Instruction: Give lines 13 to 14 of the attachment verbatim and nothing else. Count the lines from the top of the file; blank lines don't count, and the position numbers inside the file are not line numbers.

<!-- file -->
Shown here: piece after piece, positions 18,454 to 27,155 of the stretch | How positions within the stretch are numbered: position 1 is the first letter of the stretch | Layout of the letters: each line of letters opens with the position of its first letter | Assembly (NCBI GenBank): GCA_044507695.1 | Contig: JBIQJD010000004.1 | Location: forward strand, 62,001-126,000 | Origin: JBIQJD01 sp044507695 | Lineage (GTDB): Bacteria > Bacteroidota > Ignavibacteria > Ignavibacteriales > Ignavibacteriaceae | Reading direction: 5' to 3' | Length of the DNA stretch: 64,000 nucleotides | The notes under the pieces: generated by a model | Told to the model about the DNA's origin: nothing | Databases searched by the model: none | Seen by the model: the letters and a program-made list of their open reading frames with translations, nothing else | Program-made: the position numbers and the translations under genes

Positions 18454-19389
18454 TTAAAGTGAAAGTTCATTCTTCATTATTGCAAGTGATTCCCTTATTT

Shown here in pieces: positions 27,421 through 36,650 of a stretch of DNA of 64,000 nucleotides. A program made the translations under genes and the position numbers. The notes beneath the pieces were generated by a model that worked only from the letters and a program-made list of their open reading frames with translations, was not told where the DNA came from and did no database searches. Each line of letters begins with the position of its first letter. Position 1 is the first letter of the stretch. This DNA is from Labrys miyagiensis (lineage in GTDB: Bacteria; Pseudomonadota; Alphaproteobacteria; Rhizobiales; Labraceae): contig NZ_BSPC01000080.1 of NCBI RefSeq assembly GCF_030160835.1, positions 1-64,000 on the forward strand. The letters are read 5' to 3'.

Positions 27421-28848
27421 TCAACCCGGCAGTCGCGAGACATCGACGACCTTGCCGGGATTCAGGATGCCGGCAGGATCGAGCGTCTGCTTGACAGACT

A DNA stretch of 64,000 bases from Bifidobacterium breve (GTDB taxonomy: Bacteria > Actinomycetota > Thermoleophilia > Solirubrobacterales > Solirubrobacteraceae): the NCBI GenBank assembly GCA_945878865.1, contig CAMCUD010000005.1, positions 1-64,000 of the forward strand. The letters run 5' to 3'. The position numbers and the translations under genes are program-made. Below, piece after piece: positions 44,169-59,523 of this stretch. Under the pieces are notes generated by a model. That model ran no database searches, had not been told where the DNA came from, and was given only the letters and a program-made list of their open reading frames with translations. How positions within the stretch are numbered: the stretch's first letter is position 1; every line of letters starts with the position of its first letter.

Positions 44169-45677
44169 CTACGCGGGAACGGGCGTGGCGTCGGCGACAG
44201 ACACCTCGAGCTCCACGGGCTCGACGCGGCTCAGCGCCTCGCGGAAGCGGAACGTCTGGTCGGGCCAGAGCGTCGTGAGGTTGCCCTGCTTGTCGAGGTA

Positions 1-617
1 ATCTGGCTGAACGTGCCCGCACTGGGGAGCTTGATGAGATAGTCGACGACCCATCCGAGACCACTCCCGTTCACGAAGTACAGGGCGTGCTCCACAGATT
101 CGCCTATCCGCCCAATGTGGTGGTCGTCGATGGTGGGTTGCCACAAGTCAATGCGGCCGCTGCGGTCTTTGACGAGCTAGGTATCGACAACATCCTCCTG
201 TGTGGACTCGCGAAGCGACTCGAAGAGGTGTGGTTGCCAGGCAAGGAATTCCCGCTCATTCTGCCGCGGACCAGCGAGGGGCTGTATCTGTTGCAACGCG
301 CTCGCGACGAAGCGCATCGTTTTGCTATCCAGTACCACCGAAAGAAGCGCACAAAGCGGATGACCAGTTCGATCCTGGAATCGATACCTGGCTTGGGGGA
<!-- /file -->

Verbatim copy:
101 CGCCTATCCGCCCAATGTGGTGGTCGTCGATGGTGGGTTGCCACAAGTCAATGCGGCCGCTGCGGTCTTTGACGAGCTAGGTATCGACAACATCCTCCTG
201 TGTGGACTCGCGAAGCGACTCGAAGAGGTGTGGTTGCCAGGCAAGGAATTCCCGCTCATTCTGCCGCGGACCAGCGAGGGGCTGTATCTGTTGCAACGCG